Victor Ortiz Has Plenty of Intriguing Fights To Look Forward To

James FoleyCorrespondent IApril 17, 2011

LAS VEGAS - DECEMBER 11:  Victor Ortiz looks at Lamont Petersen as Ortiz bleeds from a cut on his head during the super lightweight fight at Mandalay Bay Events Center on December 11, 2010 in Las Vegas, Nevada.  (Photo by Ethan Miller/Getty Images)
Ethan Miller/Getty Images

Victor Ortiz put on a star-making performance on Saturday night, taking the fight to Andre Berto and snatching his WBC welterweight belt in the process. He dispelled many doubts about his courage and heart, taking numerous big shots from Berto and marching forward all night.

Ortiz was put on the canvas twice, and hurt badly in the sixth round. He was also the victim of an unfortunate point deduction later in the fight: in my opinion, when a fighter like Berto constantly ducks and holds, he is liable to be caught with incidental shots to the head in a typical exchange, particularly when his opponent is as aggressive as Ortiz was.

Nonetheless, Ortiz rallied to win a clear-cut decision victory (despite ESPN scribe Dan Rafael tweeting that he, and "other writers" scored the fight narrowly for Berto—whaaaa...?!).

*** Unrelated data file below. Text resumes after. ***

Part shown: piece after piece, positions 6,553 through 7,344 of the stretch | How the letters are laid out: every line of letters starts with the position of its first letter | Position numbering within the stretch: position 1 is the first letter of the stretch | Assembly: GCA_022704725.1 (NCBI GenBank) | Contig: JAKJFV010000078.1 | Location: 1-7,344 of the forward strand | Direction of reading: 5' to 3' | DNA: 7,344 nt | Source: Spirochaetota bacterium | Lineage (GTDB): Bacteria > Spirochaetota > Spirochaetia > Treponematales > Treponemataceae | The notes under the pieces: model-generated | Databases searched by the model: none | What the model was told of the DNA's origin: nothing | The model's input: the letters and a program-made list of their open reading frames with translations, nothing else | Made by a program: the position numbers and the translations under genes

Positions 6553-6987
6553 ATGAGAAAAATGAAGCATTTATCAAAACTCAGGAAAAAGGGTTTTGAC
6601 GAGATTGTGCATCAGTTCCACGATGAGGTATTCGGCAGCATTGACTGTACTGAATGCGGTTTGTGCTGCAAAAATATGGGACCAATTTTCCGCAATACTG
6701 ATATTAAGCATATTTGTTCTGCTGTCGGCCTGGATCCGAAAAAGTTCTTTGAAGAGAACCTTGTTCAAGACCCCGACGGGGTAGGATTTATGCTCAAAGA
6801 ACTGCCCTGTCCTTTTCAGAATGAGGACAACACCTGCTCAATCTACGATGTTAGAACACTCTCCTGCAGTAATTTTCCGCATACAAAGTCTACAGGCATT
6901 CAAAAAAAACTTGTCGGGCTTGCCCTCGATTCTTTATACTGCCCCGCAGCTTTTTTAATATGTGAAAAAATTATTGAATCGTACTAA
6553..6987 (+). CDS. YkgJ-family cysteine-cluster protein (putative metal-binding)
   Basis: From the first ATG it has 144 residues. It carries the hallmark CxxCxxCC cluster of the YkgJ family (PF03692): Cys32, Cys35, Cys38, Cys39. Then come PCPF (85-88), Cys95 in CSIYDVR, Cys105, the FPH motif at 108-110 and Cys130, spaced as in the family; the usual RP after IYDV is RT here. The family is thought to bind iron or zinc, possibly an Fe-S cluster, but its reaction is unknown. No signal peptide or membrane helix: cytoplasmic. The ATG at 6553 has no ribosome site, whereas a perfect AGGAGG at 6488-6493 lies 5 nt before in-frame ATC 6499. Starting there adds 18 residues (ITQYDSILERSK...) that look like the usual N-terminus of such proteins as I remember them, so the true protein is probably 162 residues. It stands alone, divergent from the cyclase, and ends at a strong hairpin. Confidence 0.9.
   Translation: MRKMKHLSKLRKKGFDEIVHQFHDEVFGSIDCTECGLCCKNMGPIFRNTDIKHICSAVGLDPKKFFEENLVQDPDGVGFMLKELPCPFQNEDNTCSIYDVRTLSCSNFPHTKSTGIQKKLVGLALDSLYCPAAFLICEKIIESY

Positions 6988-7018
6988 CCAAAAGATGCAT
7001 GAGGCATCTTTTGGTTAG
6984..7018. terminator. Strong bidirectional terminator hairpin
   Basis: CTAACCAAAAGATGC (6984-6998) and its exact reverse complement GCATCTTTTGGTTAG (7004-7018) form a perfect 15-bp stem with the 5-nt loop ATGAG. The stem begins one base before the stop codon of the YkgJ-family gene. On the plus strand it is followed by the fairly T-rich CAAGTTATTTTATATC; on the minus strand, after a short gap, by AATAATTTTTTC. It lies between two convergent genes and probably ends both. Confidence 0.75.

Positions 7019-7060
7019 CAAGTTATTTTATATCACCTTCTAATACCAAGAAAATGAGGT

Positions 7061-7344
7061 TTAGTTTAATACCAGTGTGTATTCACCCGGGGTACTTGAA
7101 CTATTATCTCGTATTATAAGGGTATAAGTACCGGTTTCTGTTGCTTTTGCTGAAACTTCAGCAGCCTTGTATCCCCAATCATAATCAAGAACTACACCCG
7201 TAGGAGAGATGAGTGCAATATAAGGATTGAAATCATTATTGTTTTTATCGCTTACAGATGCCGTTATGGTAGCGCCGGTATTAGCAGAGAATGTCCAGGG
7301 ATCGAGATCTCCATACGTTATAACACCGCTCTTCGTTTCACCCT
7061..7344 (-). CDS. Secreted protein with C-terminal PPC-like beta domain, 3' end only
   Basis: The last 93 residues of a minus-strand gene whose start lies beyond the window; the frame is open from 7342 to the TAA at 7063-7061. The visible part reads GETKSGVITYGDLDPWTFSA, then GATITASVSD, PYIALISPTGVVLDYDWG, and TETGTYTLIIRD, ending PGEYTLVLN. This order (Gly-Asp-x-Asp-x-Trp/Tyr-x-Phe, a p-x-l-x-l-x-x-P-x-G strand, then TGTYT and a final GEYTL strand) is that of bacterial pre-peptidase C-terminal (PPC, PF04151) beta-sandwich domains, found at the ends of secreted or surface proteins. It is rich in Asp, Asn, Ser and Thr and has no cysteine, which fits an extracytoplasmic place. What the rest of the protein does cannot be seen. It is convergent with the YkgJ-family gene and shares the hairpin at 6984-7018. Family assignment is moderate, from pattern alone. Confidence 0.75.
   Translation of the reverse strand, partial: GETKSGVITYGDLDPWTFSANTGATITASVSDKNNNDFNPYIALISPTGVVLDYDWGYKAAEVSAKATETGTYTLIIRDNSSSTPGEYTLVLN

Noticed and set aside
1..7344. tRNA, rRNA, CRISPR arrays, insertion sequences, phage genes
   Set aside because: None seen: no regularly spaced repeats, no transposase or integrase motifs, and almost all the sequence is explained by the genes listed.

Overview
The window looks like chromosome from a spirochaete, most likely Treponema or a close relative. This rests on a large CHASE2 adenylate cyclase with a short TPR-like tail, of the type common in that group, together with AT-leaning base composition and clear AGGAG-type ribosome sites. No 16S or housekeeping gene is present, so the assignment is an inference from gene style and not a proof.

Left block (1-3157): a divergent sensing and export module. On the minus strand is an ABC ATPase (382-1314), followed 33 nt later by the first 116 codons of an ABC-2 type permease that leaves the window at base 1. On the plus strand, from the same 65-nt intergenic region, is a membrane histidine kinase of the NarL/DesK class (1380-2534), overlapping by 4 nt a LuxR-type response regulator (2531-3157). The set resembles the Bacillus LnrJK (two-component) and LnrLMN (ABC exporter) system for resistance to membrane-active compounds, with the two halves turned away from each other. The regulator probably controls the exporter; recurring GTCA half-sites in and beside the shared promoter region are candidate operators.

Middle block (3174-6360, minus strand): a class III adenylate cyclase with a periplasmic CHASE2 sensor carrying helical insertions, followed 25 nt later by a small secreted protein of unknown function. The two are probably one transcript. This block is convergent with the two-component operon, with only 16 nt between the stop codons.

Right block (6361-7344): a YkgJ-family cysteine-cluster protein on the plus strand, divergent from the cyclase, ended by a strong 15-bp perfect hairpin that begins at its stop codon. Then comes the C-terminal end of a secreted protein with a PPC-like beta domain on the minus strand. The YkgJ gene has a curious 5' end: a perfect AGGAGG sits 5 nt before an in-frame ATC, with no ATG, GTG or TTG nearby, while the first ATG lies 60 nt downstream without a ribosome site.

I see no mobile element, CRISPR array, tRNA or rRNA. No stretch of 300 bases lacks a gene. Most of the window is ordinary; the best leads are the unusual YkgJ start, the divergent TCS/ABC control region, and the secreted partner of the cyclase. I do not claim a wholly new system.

Ortiz was crowd-pleasing, acting as the aggressor from the opening bell, stunning Berto early in the first round with a series of head shots that forced the champ to take a knee. Earlier in the round, Ortiz was also unfairly not credited on what looked to be a legitimate knockdown.

He stayed on track and did exactly what he needed to do, never allowing the talented Berto to settle into a groove. Thank Zeus the judges didn't agree with Rafael and his fellow "writers at ringside." Had Ortiz not been awarded the decision, it would have been a true outrage, and made Berto's undefeated record illegitimate.

Ortiz threw more punches, landed more punches and clearly did the most damage. He also walked through some of Berto's best shots throughout the fight, and when he was hurt badly with less than 30 seconds left in the sixth, he bobbed, weaved and held his way to safety, then caught the attacking Berto with a clean shot to the jaw, putting the champ down before the bell to cap off a thrilling round-of-the-year.

This was a hugely compelling performance from Ortiz, who now emerges as a strong candidate for many intriguing bouts.

Before looking ahead to Victor's future, one other quick thought. Berto's brother chirping away in the corner, at times yelling and cursing in Andre's ear while trainer Tony Morgan sought to calm his fighter during turbulent times was distracting and completely counter-productive.

One voice in the corner, that's a basic rule. If he wanted his brother to win, which he obviously did, he needed to pipe down and let Tony Morgan, a very good corner man, do his job. Morgan was obviously reluctant to take charge of the situation and tell the guy to shut up, which is understandable as intervening in family relationships is awkward.

But when he was telling Berto to settle down and box, his brother was telling him to go for the knockout, conflicting strategies that could only rattle a wounded fighter trying to regain his focus.